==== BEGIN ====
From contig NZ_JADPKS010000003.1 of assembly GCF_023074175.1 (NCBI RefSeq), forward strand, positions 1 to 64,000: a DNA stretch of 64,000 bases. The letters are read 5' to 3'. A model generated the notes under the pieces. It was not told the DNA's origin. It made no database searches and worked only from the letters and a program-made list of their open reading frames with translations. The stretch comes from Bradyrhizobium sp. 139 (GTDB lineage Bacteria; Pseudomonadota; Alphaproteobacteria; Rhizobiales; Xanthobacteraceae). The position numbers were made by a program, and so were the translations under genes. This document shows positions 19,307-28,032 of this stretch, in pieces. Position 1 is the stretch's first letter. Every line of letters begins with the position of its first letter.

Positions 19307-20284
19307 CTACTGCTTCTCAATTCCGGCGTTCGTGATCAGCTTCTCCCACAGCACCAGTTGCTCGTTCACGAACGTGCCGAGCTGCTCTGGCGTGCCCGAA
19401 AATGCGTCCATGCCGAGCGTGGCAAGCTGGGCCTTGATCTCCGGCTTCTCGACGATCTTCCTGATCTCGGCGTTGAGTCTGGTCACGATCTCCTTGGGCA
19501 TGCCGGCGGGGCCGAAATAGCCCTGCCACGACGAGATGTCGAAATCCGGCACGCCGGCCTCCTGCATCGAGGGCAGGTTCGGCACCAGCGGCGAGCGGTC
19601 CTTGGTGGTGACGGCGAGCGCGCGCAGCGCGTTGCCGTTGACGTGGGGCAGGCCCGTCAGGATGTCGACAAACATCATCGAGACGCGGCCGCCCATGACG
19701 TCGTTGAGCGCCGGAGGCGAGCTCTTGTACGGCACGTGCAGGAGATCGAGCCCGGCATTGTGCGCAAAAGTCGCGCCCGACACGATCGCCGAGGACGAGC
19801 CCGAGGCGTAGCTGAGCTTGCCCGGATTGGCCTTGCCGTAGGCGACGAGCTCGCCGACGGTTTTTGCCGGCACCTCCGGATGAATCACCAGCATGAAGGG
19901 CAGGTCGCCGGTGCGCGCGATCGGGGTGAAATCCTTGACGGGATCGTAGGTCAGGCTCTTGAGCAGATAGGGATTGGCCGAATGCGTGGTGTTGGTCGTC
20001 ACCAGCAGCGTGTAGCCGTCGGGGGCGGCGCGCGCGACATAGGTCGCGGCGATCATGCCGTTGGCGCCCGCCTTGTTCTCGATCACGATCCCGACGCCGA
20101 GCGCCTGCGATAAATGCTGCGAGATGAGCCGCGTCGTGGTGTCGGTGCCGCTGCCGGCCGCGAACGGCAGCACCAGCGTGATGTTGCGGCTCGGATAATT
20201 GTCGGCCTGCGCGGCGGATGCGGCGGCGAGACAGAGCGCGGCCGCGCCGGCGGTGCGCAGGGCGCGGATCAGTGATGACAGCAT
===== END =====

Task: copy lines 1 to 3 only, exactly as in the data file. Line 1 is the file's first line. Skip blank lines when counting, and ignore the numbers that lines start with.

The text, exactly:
From contig NZ_JADPKS010000003.1 of assembly GCF_023074175.1 (NCBI RefSeq), forward strand, positions 1 to 64,000: a DNA stretch of 64,000 bases. The letters are read 5' to 3'. A model generated the notes under the pieces. It was not told the DNA's origin. It made no database searches and worked only from the letters and a program-made list of their open reading frames with translations. The stretch comes from Bradyrhizobium sp. 139 (GTDB lineage Bacteria; Pseudomonadota; Alphaproteobacteria; Rhizobiales; Xanthobacteraceae). The position numbers were made by a program, and so were the translations under genes. This document shows positions 19,307-28,032 of this stretch, in pieces. Position 1 is the stretch's first letter. Every line of letters begins with the position of its first letter.

Positions 19307-20284
19307 CTACTGCTTCTCAATTCCGGCGTTCGTGATCAGCTTCTCCCACAGCACCAGTTGCTCGTTCACGAACGTGCCGAGCTGCTCTGGCGTGCCCGAA